A former regional sales director for Insys Therapeutics allegedly gave a lap dance to a doctor as the company was pushing him to prescribe its deadly opioid painkiller to patients. That’s according to multiple reports of testimony given Tuesday from a former Insys colleague in a federal court in Boston.

The testimony is part of a federal racketeering trial getting underway this week against Insys founder John Kapoor and four former executives, including the sales director, Sunrise Lee. Federal prosecutors allege that the Insys executives used bribes and kickbacks to get doctors to prescribe the company’s powerful and addictive fentanyl spray, called Subsys—which was intended only for cancer patients experiencing pain that’s not alleviated by other medications (aka “breakthrough pain”). The former executives are also accused of misleading and defrauding health insurance companies that ended up covering the drug for patients who did not need it. A congressional investigation in 2017 concluded that Insys sales representatives bluntly lied and tricked insurers to do that—and the investigators released the tapes to prove it.

Two additional former Insys executives—former Insys CEO and President Michael Babich and former Vice President of Sales Alec Burlakoff—were also charged in the case but have pleaded guilty and are cooperating with prosecutors.

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Posted in fentanyl, fraud, healthcare fraud, insys, lap dances, opioid, Pharmaceutical industry, Policy, racketeering, science | Comments (0)

Microsoft’s fonts catch out another fraudster—this time in Canada

January 15th, 2019
The Calibri font. Don't use this if you're forging anything written before 2007.

Enlarge / The Calibri font. Don't use this if you're forging anything written before 2007. (credit: Peter Bright)

You'd think that people forging documents would have learned by now. Canadian Gerald McGoey was judged to have falsified documents in an attempt to protect certain assets from bankruptcy proceedings, because—and stop me if you've heard this before—the documents used Microsoft's modern "C" fonts, which didn't become widely available until 2007. This would have been fine, were it not for the minor detail that the documents were dated 2004 and 1995. Whoops.

McGoey was CEO of Look Communications when it collapsed and left him bankrupt. The company was liquidated, and McGoey was ordered to replay $5.6 million to creditors. McGoey claimed that the assets in question—homes, in this case—were held in trust by his wife and three children and hence beyond the reach of the courts. To prove this, he presented two signed documents. Unfortunately for him, he'd created the documents using typefaces that didn't exist at the time of the documents' purported creation.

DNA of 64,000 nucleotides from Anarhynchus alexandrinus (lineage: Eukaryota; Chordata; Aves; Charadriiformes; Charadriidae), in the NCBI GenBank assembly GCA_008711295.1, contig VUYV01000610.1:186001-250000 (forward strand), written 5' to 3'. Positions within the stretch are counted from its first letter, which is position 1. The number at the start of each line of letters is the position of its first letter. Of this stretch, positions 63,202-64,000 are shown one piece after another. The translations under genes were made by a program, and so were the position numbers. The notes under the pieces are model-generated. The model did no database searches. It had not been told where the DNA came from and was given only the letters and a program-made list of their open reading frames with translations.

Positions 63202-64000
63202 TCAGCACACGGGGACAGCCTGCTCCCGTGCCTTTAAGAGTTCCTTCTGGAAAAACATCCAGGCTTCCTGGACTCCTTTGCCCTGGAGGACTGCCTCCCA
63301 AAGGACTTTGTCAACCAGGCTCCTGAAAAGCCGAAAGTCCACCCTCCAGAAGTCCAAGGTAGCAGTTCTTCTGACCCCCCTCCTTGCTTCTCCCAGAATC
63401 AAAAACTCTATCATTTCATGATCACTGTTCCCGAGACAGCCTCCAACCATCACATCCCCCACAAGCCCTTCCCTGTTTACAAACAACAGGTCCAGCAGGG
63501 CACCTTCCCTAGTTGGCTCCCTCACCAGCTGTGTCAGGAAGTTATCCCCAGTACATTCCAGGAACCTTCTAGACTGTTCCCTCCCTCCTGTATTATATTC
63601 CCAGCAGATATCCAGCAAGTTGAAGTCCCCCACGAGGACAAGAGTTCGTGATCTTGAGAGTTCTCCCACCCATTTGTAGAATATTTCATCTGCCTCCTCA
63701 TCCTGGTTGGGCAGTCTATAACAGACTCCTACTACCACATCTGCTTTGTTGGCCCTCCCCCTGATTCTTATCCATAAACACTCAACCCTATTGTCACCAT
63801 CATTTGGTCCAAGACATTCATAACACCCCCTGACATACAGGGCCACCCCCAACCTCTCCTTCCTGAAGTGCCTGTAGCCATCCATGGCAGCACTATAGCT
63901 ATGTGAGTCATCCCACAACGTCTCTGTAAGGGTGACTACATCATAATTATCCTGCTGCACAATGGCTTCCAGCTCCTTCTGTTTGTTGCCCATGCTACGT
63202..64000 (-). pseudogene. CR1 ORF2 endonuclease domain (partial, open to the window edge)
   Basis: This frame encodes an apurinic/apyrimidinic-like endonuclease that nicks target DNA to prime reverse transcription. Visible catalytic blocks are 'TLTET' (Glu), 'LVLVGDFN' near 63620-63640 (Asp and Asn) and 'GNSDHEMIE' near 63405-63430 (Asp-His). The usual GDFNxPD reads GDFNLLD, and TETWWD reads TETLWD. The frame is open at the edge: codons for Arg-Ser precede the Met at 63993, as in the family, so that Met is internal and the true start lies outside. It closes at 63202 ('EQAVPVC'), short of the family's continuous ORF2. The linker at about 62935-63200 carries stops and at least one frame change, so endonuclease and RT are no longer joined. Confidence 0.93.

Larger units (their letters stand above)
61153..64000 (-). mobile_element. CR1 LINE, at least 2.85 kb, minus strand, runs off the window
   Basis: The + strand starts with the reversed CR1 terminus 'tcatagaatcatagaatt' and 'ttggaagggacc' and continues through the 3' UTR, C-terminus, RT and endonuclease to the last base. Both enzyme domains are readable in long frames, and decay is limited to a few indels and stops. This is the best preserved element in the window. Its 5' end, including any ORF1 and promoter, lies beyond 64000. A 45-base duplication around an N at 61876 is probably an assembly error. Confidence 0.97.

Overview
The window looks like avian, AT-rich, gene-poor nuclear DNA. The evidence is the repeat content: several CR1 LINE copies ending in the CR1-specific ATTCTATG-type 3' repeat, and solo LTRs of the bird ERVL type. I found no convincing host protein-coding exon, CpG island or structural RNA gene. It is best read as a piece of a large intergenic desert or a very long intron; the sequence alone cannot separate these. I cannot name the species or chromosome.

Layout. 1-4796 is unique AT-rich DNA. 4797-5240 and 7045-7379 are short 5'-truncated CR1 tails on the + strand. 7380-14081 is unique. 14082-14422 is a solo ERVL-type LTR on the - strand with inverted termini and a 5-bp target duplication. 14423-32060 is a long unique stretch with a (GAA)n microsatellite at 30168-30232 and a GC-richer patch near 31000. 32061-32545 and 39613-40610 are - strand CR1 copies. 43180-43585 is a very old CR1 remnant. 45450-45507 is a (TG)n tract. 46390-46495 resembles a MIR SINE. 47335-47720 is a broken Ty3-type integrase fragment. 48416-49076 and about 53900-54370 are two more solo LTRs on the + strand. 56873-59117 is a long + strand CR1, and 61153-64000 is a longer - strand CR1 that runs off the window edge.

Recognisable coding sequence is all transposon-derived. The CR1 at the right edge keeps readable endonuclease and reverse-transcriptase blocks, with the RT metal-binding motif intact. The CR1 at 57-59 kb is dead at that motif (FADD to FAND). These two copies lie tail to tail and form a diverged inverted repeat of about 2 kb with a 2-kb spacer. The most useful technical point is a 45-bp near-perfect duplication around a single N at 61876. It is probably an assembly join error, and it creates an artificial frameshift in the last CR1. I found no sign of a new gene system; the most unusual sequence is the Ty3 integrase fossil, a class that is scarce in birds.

The first trust document was dated 1995 and used the Cambria font. The second, dated to 2004, used Calibri. Cambria was designed in 2004, while Calibri was between 2002 and 2004. But neither became widespread until 2007, when they were bundled with Windows Vista and Office 2007. That software included seven different fonts with names beginning with "C"—the "C fonts"—that were optimized for ClearType antialiasing. With their release, Microsoft changed Word's default font from the venerable Times New Roman to Calibri. Using the new fonts instantly betrays that a document wasn't written any time prior to 2007.

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Posted in fonts, fraud, microsoft, office, Tech, Windows | Comments (0)

Why aren’t chip credit cards stopping “card present” fraud in the US?

November 15th, 2018
woman inserting a chip card into a terminal

Enlarge / Chip cards help prevent fraud but only if you use them. (credit: Patrick T. Fallon/Bloomberg via Getty Images)

A security analysis firm called Gemini Advisory recently posted a report saying that credit card fraud is actually on the rise in the US. That's surprising, because the US is three years out from a big chip-based card rollout. Chip-based cards were supposed to limit card fraud in the US, which was out of control compared to similar fraud in countries that already used EMV (the name of the chip card standard).

Chip cards work by creating a unique code for each transaction, and (ideally) require a customer to enter a PIN to verify that they want to make the purchase. This doesn't make it impossible to steal information from chip-based cards, but it does make it much harder to reuse a stolen card. By contrast, using a magnetic stripe to swipe a card simply offers all the relevant information to the merchant's card reader, which is much easier for a bad actor to steal.

Gemini Advisory now says that 60 million credit and debit card numbers were stolen in the US in the past 12 months, and most of those were chip-based cards.

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Posted in ATM, Banking, Biz & IT, chip cards, EMV, fraud | Comments (0)